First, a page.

Yet in postulating a universal Oedipus complex as the origin of all our neuroses, Freud inadvertently developed a straightforward rationale for understanding the wish-fulfilling origin of the rejection of God. After all, the Oedipus complex is unconscious, it is established in childhood, and above all its dominant motive is hatred of the father (God) and the desire for him not to exist, something represented by the boy's desire to overthrow or kill the father. Freud regularly described God as a psychological equivalent to the father, and so a natural expression of Oedipal motivation would be powerful unconscious desires for the non-existence of God. Therefore, in the Freudian framework, atheism is an illusion caused by the Oedipal desire to kill the father (God) and replace him with oneself. To act as though God does not exist reveals a wish to kill Him, much in the same way as in a dream the image of a parent going away or disappearing can represent such a wish. The belief that "God is dead," therefore, is an Oedipal wish-fulfillment — the sign of seriously unresolved unconscious motivation.

It is certainly not hard to grasp the Oedipal character of so much contemporary atheism and skepticism. Those whose lives are characterized by promiscuity and atheism are, on Freud's analysis, living out the Oedipal, primal rebellion. And of course the Oedipal dream is not only to kill the father and possess the mother or other women in the group, but also to displace the father. Modern atheism has attempted to accomplish this. Man, not God, is now the consciously specified ultimate source of goodness and power in the universe. Humanistic philosophies glorify him and his "potential," in much the same way religion glorifies the Creator. We have devolved from one God to many gods to everyone-a-god. In essence, man, through his narcissism and Oedipal wishes, has seated himself on the throne of God. Thanks to Freud, we may more easily understand the deeply illusory and thoroughly neurotic Oedipal psychology of unbelief.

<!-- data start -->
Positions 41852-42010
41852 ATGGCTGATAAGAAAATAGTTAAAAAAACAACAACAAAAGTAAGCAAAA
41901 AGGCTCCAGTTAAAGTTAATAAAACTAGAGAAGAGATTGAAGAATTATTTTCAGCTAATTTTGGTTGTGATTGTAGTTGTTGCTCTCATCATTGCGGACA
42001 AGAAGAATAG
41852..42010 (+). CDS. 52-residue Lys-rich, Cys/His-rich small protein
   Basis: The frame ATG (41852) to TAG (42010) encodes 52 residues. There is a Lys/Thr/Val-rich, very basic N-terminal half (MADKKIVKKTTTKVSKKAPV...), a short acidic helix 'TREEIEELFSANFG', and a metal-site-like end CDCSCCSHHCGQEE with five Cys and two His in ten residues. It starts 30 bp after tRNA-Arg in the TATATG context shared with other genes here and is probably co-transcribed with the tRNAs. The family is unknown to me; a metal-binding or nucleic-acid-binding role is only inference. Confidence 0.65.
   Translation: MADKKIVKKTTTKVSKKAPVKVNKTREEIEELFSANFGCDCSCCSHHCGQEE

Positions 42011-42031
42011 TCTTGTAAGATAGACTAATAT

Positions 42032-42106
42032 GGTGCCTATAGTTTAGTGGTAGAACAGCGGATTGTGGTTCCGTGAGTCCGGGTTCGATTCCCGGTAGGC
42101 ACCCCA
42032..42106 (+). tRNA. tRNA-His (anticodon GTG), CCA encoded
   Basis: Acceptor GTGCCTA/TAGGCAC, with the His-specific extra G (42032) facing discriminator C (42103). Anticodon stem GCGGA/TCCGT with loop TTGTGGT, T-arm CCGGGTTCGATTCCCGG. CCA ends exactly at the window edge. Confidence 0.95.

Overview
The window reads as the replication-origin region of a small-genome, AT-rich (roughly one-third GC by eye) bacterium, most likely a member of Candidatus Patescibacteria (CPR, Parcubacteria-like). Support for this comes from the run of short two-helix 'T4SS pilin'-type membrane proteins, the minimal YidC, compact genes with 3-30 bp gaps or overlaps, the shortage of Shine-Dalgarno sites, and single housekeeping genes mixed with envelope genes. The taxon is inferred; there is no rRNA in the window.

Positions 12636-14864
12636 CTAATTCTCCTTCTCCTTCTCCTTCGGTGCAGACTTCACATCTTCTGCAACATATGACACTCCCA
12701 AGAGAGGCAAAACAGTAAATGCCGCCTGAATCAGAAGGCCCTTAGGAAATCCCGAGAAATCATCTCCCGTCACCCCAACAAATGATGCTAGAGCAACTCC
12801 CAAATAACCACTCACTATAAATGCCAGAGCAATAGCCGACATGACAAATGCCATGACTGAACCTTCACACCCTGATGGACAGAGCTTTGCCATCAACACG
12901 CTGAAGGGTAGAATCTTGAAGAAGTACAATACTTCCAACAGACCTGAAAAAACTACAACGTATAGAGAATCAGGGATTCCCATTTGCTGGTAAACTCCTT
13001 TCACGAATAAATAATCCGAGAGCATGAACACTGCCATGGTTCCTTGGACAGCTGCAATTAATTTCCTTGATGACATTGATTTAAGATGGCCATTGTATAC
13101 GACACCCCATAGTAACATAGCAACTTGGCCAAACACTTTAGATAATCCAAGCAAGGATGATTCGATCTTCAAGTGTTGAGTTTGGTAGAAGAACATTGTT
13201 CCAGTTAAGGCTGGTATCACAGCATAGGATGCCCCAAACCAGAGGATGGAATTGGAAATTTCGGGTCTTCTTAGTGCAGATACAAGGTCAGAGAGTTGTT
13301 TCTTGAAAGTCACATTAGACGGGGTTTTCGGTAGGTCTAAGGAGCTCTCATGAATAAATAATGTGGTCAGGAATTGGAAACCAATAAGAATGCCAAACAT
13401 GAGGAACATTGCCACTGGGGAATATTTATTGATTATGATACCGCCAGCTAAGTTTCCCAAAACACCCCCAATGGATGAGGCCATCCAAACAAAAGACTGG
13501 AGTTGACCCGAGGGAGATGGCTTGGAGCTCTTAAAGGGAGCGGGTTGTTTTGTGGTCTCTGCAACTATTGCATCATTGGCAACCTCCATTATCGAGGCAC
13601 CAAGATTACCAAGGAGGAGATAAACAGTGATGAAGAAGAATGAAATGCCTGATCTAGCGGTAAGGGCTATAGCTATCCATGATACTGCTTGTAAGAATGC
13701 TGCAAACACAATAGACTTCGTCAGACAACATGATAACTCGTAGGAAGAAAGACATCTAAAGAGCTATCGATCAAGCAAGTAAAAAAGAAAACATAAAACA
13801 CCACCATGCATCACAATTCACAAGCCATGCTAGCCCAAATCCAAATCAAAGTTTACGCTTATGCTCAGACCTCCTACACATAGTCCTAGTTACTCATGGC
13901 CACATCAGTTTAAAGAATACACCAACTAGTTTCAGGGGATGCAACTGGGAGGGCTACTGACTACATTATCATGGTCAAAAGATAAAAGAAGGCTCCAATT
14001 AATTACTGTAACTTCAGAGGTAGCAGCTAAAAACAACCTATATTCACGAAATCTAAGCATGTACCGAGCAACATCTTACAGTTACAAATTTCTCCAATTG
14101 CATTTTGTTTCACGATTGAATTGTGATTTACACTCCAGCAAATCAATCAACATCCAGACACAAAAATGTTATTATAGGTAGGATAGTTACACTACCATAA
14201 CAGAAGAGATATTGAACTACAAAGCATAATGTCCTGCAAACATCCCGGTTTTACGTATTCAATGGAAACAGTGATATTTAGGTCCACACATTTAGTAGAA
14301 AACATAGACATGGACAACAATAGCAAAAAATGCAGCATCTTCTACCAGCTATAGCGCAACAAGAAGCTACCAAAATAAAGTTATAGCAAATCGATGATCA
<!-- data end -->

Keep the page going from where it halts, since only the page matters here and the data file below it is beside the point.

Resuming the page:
A New Theory Of Atheism: The Defective-Father Hypothesis